Today, in the light of the financial crisis, it has become part of the political agenda to strengthen payment, clearing and settlement systems, as well as repositories for data on the trades they process. The Journal of Financial Market Infrastructures is the first journal to focus on this exciting and dynamic sector, and aims to bring together a community of contributors from the constituent sectors to analyse financial market infrastructures to further the development of this emerging field.
The journal provides a balanced representation of academic and practitioner-focused papers which are dedicated to analysing operational and regulatory effectiveness and efficiency of payment, clearing, settlement, trade repository systems; and the risks they manage, transmit and create.
The Journal of Financial Market Infrastructures considers submissions in the form of technical papers and policy-oriented papers (forum discussions), on topics including, but not limited to:
- Systemically Important Payment Systems
- Securities Settlement Systems
- Central Counterparties
- Central Securities Depositories
- Trade Repositories
- Settlement Risk and other FMI-related risks including interdependencies
- Infrastructure-Related Systemic Risk
- Network analysis of an FMI
- Critical Service Providers and non-bank payment service providers
- Correspondent banking
- Retail Payment Infrastructures (remote and Point-Of-Sale, ATM, virtual currencies)
- FMI Liquidity and Collateral Management
- Exchanges and Multilateral Trading Platforms
- Oversight and Supervision of Financial Market Infrastructures
- FMI-related standardization and legislation
The Journal of Financial Market Infrastructures has been selected for coverage in the Clarivate Analytics Emerging Sources Citation Index.
The absence of evidence and the evidence of absence: an algorithmic approach for identifying operational outages in TARGET2
This paper implements an algorithmic approach to identify participants’operational outages based on transaction data.
This paper examines how DLT can be used in the area of PCS, and identifies both the opportunities and challenges associated with its long-term implementation and adoption.
This paper investigates how financial market participants respond to risk mutualization implemented by a CCP using assessments after a large credit loss.
This paper identifies the determinants behind the dynamics of the real-time settlement payment system in Mexico, SPEI, during the period January 2005–December 2015.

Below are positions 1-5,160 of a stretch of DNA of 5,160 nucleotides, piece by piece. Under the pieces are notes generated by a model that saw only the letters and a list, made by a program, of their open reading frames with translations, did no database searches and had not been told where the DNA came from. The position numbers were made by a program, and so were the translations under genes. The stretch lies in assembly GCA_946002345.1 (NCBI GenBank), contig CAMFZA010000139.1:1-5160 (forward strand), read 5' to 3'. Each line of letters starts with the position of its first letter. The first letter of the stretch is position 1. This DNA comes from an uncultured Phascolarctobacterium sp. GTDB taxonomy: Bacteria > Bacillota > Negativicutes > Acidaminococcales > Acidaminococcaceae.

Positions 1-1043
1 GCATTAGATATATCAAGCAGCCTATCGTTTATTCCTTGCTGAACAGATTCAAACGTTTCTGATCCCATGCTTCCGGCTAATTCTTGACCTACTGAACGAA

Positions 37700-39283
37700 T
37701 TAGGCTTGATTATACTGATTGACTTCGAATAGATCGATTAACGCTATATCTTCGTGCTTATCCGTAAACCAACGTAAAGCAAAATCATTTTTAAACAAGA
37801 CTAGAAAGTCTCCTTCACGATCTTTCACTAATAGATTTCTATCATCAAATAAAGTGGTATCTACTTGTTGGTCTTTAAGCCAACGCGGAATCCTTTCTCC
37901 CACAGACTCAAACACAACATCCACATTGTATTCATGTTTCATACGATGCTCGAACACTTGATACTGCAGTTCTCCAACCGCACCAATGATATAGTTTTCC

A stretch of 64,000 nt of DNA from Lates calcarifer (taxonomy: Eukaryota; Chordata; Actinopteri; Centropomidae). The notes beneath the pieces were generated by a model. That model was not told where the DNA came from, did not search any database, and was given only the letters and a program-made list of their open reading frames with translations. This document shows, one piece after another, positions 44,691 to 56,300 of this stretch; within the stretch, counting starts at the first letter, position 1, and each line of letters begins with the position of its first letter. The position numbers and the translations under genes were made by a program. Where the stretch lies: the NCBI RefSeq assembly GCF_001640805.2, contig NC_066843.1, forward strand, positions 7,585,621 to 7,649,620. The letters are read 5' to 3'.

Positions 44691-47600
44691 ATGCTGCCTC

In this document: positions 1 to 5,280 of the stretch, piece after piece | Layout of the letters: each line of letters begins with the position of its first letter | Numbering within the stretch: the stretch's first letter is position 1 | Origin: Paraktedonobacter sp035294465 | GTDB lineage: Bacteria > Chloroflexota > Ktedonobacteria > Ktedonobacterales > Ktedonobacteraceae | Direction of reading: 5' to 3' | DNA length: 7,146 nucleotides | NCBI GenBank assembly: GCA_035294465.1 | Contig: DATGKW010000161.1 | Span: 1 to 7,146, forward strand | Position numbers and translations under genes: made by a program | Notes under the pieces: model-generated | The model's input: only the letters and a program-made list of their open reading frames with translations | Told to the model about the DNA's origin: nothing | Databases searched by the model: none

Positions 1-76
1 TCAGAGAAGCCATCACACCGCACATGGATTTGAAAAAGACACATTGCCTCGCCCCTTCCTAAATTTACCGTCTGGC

FMIC 2 special issue introduction: a policy view on developments in the field of financial market infrastructures
This introductory article positions these papers and speeches within the context of the wider conference proceedings of the Financial Market Infrastructure Conference II: New Thinking in a New Era, including insights from the panel sessions and…
The paper is the text of a keynote address by Marc Bayle de Jessé presented at the conference.
This paper examines the impact of market structure and payment assumptions on the fragility of various networks.
This paper describes the current policy for recovery and resolution of CCPs and assesses the tool kit for resolution of them.
This paper is the text of a keynote address by Charles M. Kahn, presented at the Financial Market Infrastructure Conference II: New Thinking in a New Era.
The authors conduct a head-to-head comparison of central and bilateral clearing to evaluate the impact of market structure on market stability.
This paper contributes to the literature on the recovery and resolution of central counterparties (CCPs) by exploring the key components of the recent European legislative proposal on the recovery and resolution of CCPs, its main differences with the…
This paper studies tiering in the case of a national payment system in an emerging economy: the large-value payment system Sistemas de Cuentas de Depósito (CUD, the Spanish acronym for the Deposit Accounts System) operated by the Colombian central bank.
In this paper, the authors answer three questions about the appropriate allocation of nondefault losses at central counterparties.
Estimating “hedge and auction” liquidation costs in central counterparties: a closeout risk approach
This paper shows how the closeout risk framework can be extended to realistically represent and simulate the potential outcomes of “hedge and auction” default management policies currently implemented by several major central counterparties.
This paper is meant to serve as a comparison of the approaches and margin models employed by CCPs.
This paper discusses the different approaches to incorporating market liquidity risk within a CCP’s default waterfall and the challenges that these approaches pose.
This paper presents a new approach to parameter selection based on the statistical properties of the worst loss over a margin period of risk estimated by the margin model under scrutiny.
This paper proposes a performance test based on empirical similarity that would account for margin shortfall, procyclicality and efficiency in a single score.
This paper presents a clearinghouse framework to establish initial margin requirements for portfolios of credit default swap instruments.
In this paper, the authors address one aspect of CCP risk management: initial margining practices. The paper provides a historical review of margining at selected CCPs as well as an overview of their current margin policies.